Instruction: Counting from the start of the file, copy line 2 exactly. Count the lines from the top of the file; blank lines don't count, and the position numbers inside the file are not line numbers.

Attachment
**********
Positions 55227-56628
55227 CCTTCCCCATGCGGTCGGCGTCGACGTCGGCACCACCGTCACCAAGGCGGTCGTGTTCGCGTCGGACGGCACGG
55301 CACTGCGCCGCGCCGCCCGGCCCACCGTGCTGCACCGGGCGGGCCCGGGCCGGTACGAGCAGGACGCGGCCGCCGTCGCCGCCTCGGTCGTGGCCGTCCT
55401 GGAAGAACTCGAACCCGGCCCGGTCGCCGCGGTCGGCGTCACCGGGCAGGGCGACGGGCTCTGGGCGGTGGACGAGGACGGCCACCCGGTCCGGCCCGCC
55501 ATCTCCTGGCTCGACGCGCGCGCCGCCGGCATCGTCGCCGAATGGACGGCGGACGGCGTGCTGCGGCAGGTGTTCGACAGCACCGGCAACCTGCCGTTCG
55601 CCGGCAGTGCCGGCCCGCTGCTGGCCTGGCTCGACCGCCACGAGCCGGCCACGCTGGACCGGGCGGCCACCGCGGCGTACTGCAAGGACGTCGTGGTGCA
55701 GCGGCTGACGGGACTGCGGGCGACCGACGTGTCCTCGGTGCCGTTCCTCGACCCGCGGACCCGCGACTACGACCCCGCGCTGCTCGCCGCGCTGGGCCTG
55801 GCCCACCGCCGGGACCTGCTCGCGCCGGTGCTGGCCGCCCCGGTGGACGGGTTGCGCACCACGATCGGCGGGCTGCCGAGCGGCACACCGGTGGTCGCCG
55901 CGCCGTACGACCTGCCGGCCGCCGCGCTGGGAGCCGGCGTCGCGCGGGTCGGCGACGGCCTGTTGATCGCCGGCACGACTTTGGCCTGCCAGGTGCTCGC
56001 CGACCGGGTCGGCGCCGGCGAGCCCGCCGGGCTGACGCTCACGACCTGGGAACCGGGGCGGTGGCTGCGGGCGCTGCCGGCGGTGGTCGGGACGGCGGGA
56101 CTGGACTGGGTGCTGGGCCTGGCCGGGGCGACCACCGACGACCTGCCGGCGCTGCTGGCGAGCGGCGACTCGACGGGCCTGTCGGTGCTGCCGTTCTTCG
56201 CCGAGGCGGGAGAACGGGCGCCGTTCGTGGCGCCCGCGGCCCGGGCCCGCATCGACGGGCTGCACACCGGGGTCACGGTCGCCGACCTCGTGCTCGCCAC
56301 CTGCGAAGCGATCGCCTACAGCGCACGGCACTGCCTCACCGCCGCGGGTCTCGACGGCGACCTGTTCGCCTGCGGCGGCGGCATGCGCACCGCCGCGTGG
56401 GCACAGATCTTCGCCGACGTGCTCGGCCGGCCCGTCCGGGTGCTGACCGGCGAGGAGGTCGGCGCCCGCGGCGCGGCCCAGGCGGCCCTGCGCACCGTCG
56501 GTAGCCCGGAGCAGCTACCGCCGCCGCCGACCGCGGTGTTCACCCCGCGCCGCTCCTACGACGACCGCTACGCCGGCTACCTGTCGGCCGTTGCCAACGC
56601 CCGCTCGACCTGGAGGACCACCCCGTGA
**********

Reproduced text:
55227 CCTTCCCCATGCGGTCGGCGTCGACGTCGGCACCACCGTCACCAAGGCGGTCGTGTTCGCGTCGGACGGCACGG